Anyone ready for philosophical science-fiction?
Let’s start with the title. In Latin, “Ad Astra” means “to the stars,” but the entire phrase is “Ad Astra Per Aspera,” meaning “to the stars through hardships.”
Set in an unspecified future when interplanetary travel is common, the constant search for intelligent life in the outer reaches of the solar system continues.
Under top-secret orders from SpaceCom, cool, collected Major Roy McBride (Brad Pitt), whose pulse never exceeds 80 beats per minute, is dispatched to Neptune to find his astronaut father, H. Clifford McBride (Tommy Lee Jones), an American hero thought to have died many years ago, but now suspected to be behind power surges that endanger Earth.
“Like I have a choice,” Roy dutifully mutters. “We go to work. We do our jobs. Then it’s over.” Which may explain Roy’s long estrangement from his wife Eve (Liv Tyler).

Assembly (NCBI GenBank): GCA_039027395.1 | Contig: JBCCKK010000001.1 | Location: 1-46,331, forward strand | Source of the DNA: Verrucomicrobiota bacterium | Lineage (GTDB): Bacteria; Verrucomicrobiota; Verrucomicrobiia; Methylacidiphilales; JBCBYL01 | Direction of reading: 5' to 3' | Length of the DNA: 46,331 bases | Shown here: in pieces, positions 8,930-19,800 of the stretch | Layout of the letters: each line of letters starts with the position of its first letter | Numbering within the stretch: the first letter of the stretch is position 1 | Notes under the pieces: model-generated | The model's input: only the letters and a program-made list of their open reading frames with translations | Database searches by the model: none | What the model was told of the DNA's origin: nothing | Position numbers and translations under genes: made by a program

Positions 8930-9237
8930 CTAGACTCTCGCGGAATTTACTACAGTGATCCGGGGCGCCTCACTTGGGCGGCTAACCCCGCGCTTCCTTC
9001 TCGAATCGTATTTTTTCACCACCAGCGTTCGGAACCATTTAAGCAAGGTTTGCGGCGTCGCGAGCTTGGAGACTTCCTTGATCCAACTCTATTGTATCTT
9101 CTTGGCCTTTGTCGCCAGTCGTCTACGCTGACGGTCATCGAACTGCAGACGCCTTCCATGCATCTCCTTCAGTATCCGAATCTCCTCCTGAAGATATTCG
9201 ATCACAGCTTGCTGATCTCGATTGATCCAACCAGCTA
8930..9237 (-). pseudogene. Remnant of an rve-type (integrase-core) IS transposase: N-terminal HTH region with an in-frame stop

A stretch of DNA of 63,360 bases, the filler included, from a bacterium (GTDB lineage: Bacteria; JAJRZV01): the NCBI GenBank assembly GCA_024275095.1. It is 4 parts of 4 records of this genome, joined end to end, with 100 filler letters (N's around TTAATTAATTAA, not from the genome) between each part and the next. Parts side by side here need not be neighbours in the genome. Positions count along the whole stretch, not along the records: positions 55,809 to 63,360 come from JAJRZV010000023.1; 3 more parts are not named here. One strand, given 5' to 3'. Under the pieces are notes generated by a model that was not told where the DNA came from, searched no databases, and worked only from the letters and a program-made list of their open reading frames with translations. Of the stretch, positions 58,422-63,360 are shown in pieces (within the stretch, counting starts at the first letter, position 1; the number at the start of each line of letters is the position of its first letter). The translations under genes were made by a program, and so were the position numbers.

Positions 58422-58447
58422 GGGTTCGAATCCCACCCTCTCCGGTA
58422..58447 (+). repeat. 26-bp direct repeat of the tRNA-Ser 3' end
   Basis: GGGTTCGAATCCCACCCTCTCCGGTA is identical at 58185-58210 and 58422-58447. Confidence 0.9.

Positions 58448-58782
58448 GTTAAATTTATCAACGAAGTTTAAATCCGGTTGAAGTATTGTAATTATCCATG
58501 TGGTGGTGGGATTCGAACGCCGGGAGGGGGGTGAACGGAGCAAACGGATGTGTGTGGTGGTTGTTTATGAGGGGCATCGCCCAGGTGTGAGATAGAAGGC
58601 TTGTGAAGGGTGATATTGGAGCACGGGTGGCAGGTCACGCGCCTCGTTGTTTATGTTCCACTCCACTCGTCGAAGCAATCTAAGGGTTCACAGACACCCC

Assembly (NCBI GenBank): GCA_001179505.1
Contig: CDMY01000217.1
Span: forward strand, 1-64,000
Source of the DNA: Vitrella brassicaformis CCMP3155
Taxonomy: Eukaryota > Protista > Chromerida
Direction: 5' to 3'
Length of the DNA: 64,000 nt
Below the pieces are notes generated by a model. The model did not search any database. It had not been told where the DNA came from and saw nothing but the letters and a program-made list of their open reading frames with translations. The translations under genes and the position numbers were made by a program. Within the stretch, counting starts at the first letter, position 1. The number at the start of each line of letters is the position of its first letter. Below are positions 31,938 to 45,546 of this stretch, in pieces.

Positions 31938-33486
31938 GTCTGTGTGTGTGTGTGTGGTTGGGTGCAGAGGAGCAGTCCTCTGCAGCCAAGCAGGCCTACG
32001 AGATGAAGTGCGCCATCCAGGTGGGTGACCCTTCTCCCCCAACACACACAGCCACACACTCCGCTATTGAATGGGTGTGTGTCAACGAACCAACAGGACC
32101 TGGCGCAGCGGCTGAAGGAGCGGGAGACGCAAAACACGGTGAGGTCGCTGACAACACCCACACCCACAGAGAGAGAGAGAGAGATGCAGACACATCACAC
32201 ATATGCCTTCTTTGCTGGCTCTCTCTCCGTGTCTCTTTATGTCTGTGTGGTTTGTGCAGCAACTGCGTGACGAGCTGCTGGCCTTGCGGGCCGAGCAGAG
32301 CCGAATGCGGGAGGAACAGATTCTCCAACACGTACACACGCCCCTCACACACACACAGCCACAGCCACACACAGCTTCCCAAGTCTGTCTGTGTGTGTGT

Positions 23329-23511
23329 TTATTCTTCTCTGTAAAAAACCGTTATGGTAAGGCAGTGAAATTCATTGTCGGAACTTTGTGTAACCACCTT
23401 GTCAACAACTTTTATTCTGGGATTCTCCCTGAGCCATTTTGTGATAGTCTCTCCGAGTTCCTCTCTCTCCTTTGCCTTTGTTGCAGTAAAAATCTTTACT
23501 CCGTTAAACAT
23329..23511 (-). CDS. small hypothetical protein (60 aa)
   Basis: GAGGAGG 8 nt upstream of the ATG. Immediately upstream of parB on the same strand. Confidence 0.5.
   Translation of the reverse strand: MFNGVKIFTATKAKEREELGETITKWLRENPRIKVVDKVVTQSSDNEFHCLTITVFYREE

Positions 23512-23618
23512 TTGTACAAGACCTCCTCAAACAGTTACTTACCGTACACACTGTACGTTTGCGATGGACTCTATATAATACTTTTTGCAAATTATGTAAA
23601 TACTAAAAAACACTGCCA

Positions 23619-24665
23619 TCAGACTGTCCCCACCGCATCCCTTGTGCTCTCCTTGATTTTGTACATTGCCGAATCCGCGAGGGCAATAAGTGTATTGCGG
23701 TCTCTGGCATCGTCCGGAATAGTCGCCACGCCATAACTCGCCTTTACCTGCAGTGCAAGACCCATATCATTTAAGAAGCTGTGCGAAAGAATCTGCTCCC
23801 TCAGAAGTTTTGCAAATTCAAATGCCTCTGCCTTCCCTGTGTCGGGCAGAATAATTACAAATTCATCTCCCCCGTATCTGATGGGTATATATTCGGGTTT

And so his epic journey into the galaxy begins – from Earth to the Moon, onto Mars, then Neptune, accompanied by his father’s now-retired colleague Thomas Pruitt (Donald Sutherland) on the ill-fated Lima Project.
Over-colonized, Moon-dwellers battle urban congestion and pirates abound, smashing their moon rovers into unsuspecting astronauts. Then it’s onto Mars, where Roy’s stoic persistence is questioned by Helen Lantros (Ruth Negga), who teaches him about the value of connectivity in the moment.
Writer/director James Gray (“The Lost City of Z”), collaborating with co-screenwriter Ethan Gross and cinematographer Hoyte Van Hoytema (“Dunkirk”), explores the elusive father/son dynamic, veering from abandonment to longing, from fear to love, following a tight three-act structure with cerebral restraint and grace.
“We wanted to investigate the inability to connect with others, and the self-protection mechanisms one builds up that keep us from really being open,” Pitt says, explaining the existential loneliness of Roy McBride.
On the Granger Movie Gauge of 1 to 10, “Ad Astra” is an exquisite 8, boldly challenging the tone and rhythm of outer-space exploration.